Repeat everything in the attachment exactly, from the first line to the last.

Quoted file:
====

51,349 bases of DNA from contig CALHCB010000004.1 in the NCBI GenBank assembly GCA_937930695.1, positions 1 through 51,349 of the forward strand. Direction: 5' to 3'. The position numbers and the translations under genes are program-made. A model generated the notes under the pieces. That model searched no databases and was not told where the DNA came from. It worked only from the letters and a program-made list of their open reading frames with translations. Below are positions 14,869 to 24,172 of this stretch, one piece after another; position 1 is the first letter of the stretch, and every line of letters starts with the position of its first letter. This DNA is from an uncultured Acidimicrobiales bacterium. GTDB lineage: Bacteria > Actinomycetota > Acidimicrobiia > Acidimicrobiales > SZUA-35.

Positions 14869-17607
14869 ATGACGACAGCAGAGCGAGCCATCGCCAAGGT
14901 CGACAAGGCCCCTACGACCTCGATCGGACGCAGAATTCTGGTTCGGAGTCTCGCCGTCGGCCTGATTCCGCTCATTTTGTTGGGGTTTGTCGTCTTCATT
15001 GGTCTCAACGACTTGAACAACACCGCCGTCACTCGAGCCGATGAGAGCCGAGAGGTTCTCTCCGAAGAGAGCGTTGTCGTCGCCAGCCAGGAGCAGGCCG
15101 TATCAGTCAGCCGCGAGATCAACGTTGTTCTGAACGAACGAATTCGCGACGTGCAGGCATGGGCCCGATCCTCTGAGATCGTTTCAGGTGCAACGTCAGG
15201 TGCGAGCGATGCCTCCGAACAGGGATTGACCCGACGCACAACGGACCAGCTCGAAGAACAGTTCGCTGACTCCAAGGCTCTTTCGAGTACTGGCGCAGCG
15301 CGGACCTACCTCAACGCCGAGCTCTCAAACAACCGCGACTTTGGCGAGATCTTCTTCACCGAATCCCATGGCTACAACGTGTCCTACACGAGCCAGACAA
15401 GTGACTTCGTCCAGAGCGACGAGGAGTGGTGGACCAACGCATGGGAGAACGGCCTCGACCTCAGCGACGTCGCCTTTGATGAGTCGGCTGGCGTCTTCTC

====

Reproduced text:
51,349 bases of DNA from contig CALHCB010000004.1 in the NCBI GenBank assembly GCA_937930695.1, positions 1 through 51,349 of the forward strand. Direction: 5' to 3'. The position numbers and the translations under genes are program-made. A model generated the notes under the pieces. That model searched no databases and was not told where the DNA came from. It worked only from the letters and a program-made list of their open reading frames with translations. Below are positions 14,869 to 24,172 of this stretch, one piece after another; position 1 is the first letter of the stretch, and every line of letters starts with the position of its first letter. This DNA is from an uncultured Acidimicrobiales bacterium. GTDB lineage: Bacteria > Actinomycetota > Acidimicrobiia > Acidimicrobiales > SZUA-35.

Positions 14869-17607
14869 ATGACGACAGCAGAGCGAGCCATCGCCAAGGT
14901 CGACAAGGCCCCTACGACCTCGATCGGACGCAGAATTCTGGTTCGGAGTCTCGCCGTCGGCCTGATTCCGCTCATTTTGTTGGGGTTTGTCGTCTTCATT
15001 GGTCTCAACGACTTGAACAACACCGCCGTCACTCGAGCCGATGAGAGCCGAGAGGTTCTCTCCGAAGAGAGCGTTGTCGTCGCCAGCCAGGAGCAGGCCG
15101 TATCAGTCAGCCGCGAGATCAACGTTGTTCTGAACGAACGAATTCGCGACGTGCAGGCATGGGCCCGATCCTCTGAGATCGTTTCAGGTGCAACGTCAGG
15201 TGCGAGCGATGCCTCCGAACAGGGATTGACCCGACGCACAACGGACCAGCTCGAAGAACAGTTCGCTGACTCCAAGGCTCTTTCGAGTACTGGCGCAGCG
15301 CGGACCTACCTCAACGCCGAGCTCTCAAACAACCGCGACTTTGGCGAGATCTTCTTCACCGAATCCCATGGCTACAACGTGTCCTACACGAGCCAGACAA
15401 GTGACTTCGTCCAGAGCGACGAGGAGTGGTGGACCAACGCATGGGAGAACGGCCTCGACCTCAGCGACGTCGCCTTTGATGAGTCGGCTGGCGTCTTCTC